Developing a Biomanufacturing Platform to Fill a Need

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As a contract development and manufacturing organization (CDMO), FUJIFILM Diosynth Biotechnologies’ scientists and engineers need to offer flexible solutions to changing customer requirements. The increasing use of continuous methods in bioprocessing, for example, creates challenges for contractors where many more traditional process approaches dominate the conservative industry.

“Continuous biomanufacturing is a new area for biologics production, which has required cultural changes to the way the business approaches and considers manufacturing and its equipment compared to batch production,” said Charles Heise, senior staff scientist at the company. “As an example, equipment and process validation needs to consider fluctuating process perturbations as triggers for appropriate, characterized, and validated control measures rather than process deviations.”

FUJIFILM Diosynth Biotechnologies couldn’t source the modular equipment that it required to accommodate the demands of continuous processes. Heise added that the company needed equipment that “combined robust, durable single-use flow paths, standardized data acquisition, communication protocols, and advanced buffer management integrated with all downstream unit operations on a single skid.” Unable to find something that met all of those needs, the company chose to develop a proprietary skid called SymphonX™, which was able to operate all downstream bioprocessing steps in a semi-continuous manner.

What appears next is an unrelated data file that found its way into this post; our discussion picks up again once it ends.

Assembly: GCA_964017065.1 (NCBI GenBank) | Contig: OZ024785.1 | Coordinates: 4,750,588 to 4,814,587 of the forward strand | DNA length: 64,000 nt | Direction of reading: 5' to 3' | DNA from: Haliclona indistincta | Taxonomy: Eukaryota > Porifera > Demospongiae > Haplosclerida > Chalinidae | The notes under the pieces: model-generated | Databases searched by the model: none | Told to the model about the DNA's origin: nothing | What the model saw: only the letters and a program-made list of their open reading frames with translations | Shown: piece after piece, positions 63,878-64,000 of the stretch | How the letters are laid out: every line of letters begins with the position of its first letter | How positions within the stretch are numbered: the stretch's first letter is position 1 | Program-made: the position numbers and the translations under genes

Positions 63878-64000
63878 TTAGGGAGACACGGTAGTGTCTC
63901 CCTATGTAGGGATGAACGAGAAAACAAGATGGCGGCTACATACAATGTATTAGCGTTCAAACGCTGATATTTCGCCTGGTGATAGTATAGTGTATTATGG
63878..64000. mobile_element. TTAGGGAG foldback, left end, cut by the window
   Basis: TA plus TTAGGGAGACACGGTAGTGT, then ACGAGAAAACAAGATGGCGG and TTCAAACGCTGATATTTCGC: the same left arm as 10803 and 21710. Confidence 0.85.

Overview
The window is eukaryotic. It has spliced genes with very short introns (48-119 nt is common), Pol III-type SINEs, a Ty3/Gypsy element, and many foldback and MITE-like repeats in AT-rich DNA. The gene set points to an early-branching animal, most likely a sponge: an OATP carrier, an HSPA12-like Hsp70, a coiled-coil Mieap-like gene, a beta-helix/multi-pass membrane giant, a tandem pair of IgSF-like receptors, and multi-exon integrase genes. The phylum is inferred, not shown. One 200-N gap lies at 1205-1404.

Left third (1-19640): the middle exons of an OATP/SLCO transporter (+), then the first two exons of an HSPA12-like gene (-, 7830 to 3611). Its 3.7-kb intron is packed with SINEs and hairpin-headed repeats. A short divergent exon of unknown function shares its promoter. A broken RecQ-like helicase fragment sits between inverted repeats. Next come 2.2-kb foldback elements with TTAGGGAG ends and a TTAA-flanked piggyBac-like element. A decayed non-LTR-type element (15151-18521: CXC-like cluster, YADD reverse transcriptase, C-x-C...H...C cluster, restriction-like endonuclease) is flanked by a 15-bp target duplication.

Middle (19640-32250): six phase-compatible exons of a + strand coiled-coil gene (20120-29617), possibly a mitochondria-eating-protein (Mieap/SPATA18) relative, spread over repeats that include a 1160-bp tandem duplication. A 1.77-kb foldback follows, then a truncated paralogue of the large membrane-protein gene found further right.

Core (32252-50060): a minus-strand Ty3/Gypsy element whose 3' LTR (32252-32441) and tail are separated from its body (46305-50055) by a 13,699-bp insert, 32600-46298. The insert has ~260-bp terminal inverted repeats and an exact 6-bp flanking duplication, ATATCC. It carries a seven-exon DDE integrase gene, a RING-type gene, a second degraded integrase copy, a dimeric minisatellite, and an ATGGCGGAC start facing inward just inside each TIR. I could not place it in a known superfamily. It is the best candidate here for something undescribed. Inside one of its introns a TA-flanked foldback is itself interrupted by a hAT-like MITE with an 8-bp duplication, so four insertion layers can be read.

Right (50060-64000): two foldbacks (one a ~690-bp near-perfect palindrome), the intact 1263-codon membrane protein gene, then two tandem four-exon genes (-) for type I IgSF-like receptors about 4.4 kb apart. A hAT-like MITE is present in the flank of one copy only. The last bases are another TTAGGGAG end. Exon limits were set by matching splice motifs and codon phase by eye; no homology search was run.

This was an ambitious undertaking, pulling together multifunctional teams and leveraging corporate expertise to develop hardware capable of meeting crucial constraints. “The project has required a wide range of expertise to ensure adherence to regulatory requirements, including 21 CFR part 11 and GAMP 5 compliance, ICHQ guidelines, USP Class IV conformity, as well as meeting international safety standards and utilizing industry-accepted communication protocols,” Heise explained. “Ensuring compliance whilst maintaining the enduser’s need for a flexible and simple system challenged the innovation team.” Despite those challenges, the team has already developed and deployed the skid into GMP manufacturing suites. The next step is “to demonstrate operation of a non-GMP 500-L perfusion bioreactor connected to a continuously operating downstream purification process this summer,” Heise said.

The use of this skid will evolve with the market needs, and the ongoing pandemic drives many new demands. “Our latest challenge is COVID-19 restricting movement and standard work practices—giving the project the opportunity to test the remote working capabilities of SymphonX,” Heise said. The ability to work remotely is needed more than anyone could have imagined when his company started this project, and that need is not likely to change soon.

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